in the controversy, except such as are mere formal and not indispensable parties, and the assignee of a chose in action, except a foreign bill of exchange, cannot sue therein unless the assignor is also a noncitizen. So, to maintain suit in the federal court against citizens of the state, the plaintiff must be a noncitizen, and such plaintiff can neither sue with a citizen as coplaintiff, nor with a citizen made defendant therein who has a joint or common interest with him in the controversy and is an indispensable party. Nor can a defendant remove a suit from a state
court on the ground of noncitizenship, if joined with citizen defendants who are necessary parties and have such interests in common, as stated in the complaint or bill, and the controversy as to them is not plainly separable. Jurisdiction of the Circuit Court further extends over various controversies enumerated in the statutes, where the United States or its officers are parties, or when arising under specified provisions of the Constitution or laws, including cases arising under the patent laws, and also extends over criminal cases, though exercised only, as a general rule, on remission from the District Court of capital or extraordinary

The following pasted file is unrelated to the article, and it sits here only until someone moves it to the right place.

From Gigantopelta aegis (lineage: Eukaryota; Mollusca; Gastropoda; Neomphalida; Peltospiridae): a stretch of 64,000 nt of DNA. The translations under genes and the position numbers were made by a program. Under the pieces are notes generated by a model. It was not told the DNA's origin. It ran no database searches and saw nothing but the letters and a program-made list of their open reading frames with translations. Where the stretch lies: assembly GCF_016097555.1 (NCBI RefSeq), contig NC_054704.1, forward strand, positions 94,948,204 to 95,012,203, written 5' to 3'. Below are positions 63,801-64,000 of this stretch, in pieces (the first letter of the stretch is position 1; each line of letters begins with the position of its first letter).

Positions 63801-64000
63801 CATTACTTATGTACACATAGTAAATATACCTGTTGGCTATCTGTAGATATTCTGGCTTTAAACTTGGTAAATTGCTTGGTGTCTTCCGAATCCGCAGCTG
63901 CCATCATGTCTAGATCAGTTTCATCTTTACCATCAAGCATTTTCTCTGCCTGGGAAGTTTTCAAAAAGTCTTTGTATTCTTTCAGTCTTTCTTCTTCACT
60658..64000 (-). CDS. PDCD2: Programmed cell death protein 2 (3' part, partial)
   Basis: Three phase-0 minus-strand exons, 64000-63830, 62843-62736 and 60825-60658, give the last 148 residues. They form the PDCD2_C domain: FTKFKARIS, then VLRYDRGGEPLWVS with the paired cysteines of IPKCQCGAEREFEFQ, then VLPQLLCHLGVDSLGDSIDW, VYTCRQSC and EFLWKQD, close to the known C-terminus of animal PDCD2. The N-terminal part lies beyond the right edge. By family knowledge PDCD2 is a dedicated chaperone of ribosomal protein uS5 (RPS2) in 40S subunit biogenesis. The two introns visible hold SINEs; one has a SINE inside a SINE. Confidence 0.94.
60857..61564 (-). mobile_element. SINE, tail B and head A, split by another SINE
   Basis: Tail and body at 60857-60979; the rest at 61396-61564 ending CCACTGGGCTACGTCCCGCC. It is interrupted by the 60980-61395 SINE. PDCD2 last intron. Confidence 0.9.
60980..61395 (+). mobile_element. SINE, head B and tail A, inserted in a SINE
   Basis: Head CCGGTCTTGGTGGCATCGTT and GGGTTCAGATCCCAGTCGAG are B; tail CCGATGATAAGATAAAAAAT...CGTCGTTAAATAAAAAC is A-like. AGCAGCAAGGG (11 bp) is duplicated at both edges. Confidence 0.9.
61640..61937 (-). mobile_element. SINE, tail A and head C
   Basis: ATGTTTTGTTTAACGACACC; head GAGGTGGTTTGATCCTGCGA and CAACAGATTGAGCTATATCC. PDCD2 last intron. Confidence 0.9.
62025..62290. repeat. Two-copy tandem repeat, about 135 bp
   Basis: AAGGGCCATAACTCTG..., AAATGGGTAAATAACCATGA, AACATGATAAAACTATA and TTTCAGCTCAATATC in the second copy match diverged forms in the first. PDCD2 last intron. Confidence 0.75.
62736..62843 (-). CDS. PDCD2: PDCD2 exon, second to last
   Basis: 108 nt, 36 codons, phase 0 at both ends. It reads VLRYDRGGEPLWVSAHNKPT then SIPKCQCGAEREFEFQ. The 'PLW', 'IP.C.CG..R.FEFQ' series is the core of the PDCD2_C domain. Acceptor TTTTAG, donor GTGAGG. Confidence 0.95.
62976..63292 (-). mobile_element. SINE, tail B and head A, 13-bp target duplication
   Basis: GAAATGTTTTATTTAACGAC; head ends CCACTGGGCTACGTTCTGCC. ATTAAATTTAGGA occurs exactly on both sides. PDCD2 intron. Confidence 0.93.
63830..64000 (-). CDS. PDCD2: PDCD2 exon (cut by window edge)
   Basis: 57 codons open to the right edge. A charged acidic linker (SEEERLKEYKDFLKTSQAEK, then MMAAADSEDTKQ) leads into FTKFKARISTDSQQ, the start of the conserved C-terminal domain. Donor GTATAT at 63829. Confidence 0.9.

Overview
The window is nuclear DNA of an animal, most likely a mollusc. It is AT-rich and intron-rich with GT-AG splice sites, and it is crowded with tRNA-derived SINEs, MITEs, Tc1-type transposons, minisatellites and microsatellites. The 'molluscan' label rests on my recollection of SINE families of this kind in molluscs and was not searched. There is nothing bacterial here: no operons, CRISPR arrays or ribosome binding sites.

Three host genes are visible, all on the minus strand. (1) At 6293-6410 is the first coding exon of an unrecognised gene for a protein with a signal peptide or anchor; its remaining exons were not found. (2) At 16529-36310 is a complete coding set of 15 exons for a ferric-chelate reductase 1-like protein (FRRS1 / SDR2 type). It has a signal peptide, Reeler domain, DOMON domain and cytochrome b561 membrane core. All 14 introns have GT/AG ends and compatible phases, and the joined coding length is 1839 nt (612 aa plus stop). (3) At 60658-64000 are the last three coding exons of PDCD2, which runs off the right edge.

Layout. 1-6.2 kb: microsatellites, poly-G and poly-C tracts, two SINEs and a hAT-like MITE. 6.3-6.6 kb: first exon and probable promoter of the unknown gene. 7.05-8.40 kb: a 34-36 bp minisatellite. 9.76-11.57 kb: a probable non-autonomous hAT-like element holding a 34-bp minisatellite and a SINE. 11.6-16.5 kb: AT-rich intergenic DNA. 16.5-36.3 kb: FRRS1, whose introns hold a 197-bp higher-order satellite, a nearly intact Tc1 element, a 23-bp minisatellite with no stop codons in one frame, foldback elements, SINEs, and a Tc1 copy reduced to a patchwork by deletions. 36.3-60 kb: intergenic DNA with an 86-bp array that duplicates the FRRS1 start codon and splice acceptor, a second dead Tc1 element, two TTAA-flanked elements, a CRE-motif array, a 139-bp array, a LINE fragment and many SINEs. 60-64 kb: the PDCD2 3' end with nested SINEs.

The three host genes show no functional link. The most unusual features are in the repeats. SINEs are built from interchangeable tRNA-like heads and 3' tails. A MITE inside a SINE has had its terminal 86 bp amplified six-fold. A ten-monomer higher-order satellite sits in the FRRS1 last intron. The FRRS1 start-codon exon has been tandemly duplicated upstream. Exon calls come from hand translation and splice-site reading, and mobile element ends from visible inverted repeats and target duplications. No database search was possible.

District Court of the United States. -This court is one peculiar to the federal system in its limitations of jurisdiction, as prescribed in chapter 3 of title 13, Revised Statutes. It is the special court of the national government, in that it has jurisdiction of "crimes. and offenses cognizable under the authority of the United States," suits for penalties and forfeitures incurred under national laws, suits at law by the United States, or its officers when authorized, suits arising under revenue